It feels like we never have to look too far for the next crisis and the last few days have been no exception.
The consequences of the Chancellor’s mini budget have been front and centre, with everything from Government rebellions to emergency interventions from the Bank of England.
The almost immediate result of what was arguably a self inflicted crisis created by the government, was that we saw severe interest rate volatility and lenders large and small begin to withdraw deals from the market – in some cases, deals agreed in principle at one rate were removed with borrowers asked to pay double the rate.
However, it’s important to try and try and take some positives.
Firstly, it is the business of lenders to lend and we have seen a return of deals to the market, albeit at increased rates.
Secondly, it’s easy to forget there are already home buyers in process whose deals have been agreed and it’s important they still receive the advice they need when buying.
Demand for homes is still high, and according the latest Halifax House Price Index, whilst house prices across the UK saw the first decrease since June 2021, this was only by a marginal 0.1%, and annually prices had still risen 13% - the largest growth rate since 2004.
Buying a second hand home does have its advantages but there is also the risk having to enter a bidding war with others.
This is just one of the reasons why many people, including first time buyers, are opting for a new build home. In fact, 2021 saw a 20 year record broken for new homes built.
Price is of course one of the most important aspects of buying a home, and whilst the comfort of knowing you will be paying a fixed price is incredibly attractive that is not the only benefit of choosing a new build. There will also be no chain as you are the first person buying the property.
Naturally, it can be a nice feeling to know that you are the first person to live in property and as well as everything being shiny and new, additional costs such as decorating, are reduced. Furthermore in a lot of cases, a fitted kitchen and bathroom are part of the package and chosen beforehand.
There is also an opportunity to add some value, for example by landscaping the garden or installing a conservatory or creating a loft conversion. New builds also tend to be outside of a city so there tends to be more outdoor space.
Energy bills (extremely topical at the moment) will likely also be lower with builders required to comply with the most up to date regulations regarding insulation or PV panels.
Furthermore, new builds will come with a 10 year NHBC warranty providing protection and reducing maintenance costs.
Most people will require a mortgage to buy a home and many builders offer a range of incentives such as a reduced deposit or even a contribution – it’s also not unusual to see offers of free flooring or kitchen and bathroom upgrades.
There are also a number of schemes available to help first time buyers such as Help To Buy and Golden Share and again, lenders can offer exclusive mortgage deals from time to time which are specific to new build homes.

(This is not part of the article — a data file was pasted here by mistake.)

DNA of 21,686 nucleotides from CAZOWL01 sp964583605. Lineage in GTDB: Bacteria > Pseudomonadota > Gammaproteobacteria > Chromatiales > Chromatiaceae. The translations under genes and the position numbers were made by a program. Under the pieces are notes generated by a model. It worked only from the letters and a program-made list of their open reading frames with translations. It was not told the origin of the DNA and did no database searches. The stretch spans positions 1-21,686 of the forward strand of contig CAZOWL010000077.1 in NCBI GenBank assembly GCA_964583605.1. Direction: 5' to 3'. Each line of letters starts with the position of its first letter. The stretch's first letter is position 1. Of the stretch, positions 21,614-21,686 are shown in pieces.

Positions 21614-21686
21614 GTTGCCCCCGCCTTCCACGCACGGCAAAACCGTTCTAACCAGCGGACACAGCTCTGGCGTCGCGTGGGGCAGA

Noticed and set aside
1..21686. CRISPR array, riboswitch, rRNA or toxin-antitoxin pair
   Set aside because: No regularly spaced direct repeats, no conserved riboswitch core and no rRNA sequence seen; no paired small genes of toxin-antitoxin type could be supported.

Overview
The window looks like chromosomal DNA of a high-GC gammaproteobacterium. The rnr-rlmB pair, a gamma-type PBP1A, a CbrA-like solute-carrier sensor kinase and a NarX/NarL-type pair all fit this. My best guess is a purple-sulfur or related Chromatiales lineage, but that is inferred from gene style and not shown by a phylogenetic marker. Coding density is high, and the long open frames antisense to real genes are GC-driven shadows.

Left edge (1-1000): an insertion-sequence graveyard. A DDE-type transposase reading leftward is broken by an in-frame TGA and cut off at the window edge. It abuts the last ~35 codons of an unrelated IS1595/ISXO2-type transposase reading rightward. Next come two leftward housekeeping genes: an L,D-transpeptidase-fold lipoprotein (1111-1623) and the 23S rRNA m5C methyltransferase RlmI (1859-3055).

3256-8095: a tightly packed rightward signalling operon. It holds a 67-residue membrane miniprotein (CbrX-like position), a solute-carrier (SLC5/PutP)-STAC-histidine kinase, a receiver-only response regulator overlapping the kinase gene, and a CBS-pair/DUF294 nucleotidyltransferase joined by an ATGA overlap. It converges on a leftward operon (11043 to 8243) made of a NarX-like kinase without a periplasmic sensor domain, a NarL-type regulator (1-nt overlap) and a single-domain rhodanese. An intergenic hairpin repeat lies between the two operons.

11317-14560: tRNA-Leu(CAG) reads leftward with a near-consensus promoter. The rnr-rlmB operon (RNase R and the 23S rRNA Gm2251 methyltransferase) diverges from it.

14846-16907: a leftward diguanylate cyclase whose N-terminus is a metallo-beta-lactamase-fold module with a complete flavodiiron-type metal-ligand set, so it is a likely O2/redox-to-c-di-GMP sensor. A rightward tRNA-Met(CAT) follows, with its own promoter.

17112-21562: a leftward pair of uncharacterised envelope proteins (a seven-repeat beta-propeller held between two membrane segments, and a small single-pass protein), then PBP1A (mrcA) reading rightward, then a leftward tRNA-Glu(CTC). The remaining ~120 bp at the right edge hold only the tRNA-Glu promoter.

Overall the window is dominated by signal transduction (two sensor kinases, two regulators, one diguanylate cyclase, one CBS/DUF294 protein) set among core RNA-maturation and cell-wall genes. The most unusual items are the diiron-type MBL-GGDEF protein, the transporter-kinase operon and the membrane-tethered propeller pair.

So you’ve decided that a new build is your preferred option but what should you look out for?
Firstly, do some research – look at different builders in your area – what are the reviews like?
Some builders might pressure you to use a particular conveyancer – do not make any hasty decisions. Look around for a good deal with a reputable company.
When it comes to the plot, site plans can be confusing so go and visit the site and take a look at your exact plot location
Ask yourself some questions about what will be built around you – will this impact your garden or your view?
There can be long entry dates – a year is certainly not unheard of. Builders will expect a completion of legal contracts in advance so you may need to consider alternative accommodation in the meantime.
Snagging is vital – ensure it is part of your contract and that builders commit to cosmetic upgrades. Remember, pretty much every new home will some have little issues that require to be fixed once you’re in.
Most builders will offer a guarantee of two years or more for any issues that rise – this could even be for major problems such as plumbing, glazing or roofing issues. Be sure to check this.
Last but not least, factor or management fees are often charged to manage an estate and the communal areas – these can be expensive so factor this into your budget.
Overall, buying a new build home can be a cost effective and exciting way to buy a new home but the whole process can be complex.
Getting the right advice at the start could save you hundreds or thousands of pounds and a great deal of stress so seek out a qualified independent mortgage broker who can help you secure your dream home.
Contact us today on 0333 00 44 333 or fill out a callback form to arrange a mortgage appointment that suits you